Other awards earned by Georgia Gwinnett students individually or on behalf of the college’s GANS chapter included the following:

Keyara Harris, ’17, of Lithonia won the Member of the Year Award, the GANS member who has demonstrated outstanding leadership and service to the nursing profession and to the community. This is the third year in a row that a GGC student has won this award.

Julie Yang, ’17, of Bethlehem won the Breakthrough to Nursing Award, which recognizes the GANS chapter that impacts the community. Yang’s project was a program developed to engage and educate approximately 100 high school students about nursing careers through a Health Occupations Service Association event. Yang also won the Mary Long Breakthrough to Nursing Scholarship, which honors students exhibiting leadership and participation in activities highlighting cultural understanding and mentoring relationships.

Emily Barfield, ’18, of Monroe won the Financial Excellence Award, which recognizes excellence in GANS chapter financial management.

Jerusha Cook, ’18, of Social Circle won the Political Involvement Award, which recognizes a chapter’s political advocacy related to nursing students or the nursing profession.

Savannah Weaver, ’17, of Lawrenceville won the Emily McNelly Scholarship, which honors the GANS member who best exhibits leadership, scholarship, advocacy and a passion for the art of nursing.

Hurricane Irma knocks 78,820 Walton EMC customers off line

Hurricane Irma caused lots of damage away from the coastal areas. Walton EMC reports that in their service area, 78,820 homes and businesses were without power at some time during the time as the storm moved through North Georgia. At the height of the outage, some 50,000 customers had no electricity. Walton EMC says that 99 percent of its customers had power restored within 78 hours.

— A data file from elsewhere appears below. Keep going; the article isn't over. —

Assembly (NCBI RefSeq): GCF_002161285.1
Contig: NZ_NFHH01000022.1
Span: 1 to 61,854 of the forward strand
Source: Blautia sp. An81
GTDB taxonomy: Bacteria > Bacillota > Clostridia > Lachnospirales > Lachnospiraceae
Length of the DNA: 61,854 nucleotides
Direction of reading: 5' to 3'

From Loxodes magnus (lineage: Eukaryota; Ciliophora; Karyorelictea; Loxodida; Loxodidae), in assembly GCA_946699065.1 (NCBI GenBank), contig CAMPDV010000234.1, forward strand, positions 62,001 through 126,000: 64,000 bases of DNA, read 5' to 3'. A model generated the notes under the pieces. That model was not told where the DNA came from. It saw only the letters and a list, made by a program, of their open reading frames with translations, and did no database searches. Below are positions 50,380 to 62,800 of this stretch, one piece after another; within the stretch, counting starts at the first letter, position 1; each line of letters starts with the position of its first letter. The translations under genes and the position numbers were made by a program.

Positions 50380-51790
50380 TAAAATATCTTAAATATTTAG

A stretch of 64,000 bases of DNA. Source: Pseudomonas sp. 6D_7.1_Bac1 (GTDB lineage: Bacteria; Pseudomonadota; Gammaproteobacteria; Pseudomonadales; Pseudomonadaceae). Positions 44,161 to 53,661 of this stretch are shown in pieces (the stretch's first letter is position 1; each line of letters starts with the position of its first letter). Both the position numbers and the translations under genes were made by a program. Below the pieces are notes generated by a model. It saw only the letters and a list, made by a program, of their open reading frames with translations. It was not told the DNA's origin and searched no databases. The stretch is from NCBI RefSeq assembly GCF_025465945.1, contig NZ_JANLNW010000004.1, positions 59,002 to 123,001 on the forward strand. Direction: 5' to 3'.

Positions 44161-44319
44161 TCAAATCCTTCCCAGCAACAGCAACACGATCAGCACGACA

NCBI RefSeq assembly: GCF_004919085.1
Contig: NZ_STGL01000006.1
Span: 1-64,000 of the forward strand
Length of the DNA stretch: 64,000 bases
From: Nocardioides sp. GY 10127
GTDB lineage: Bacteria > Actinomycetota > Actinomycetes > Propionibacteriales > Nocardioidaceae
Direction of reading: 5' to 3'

Statewide, some 1.55 million customers had no electricity, the most ever in one storm in Georgia.

In such major outages, electric utilities help one another to restore power as quickly as possible. Visiting crews assisting Walton EMC came from licking Valley Electric Co-op in West Liberty, Ky., Mecklenburg Electric Co-op in Chase City, Va.; Four County EMC of Burgaw, N.C.; DSI of Hope Mills, N.C.; Pike Corporation of Mt. Airy, N.C.; Georgia Right-of-Way of Forsyth, Ga.; and Monroe Utilities of Monroe, Ga.

Walton EMC reported the most broken power poles ever from one storm: 154. Power firms are required by law to keep a clear space of 15 feet on both sides of power poles. This helps prevent many outages, but tall trees outside this space can still fall across lines, causing outages.

Two hotels operating at one site Sonesta Gwinnett Place in Duluth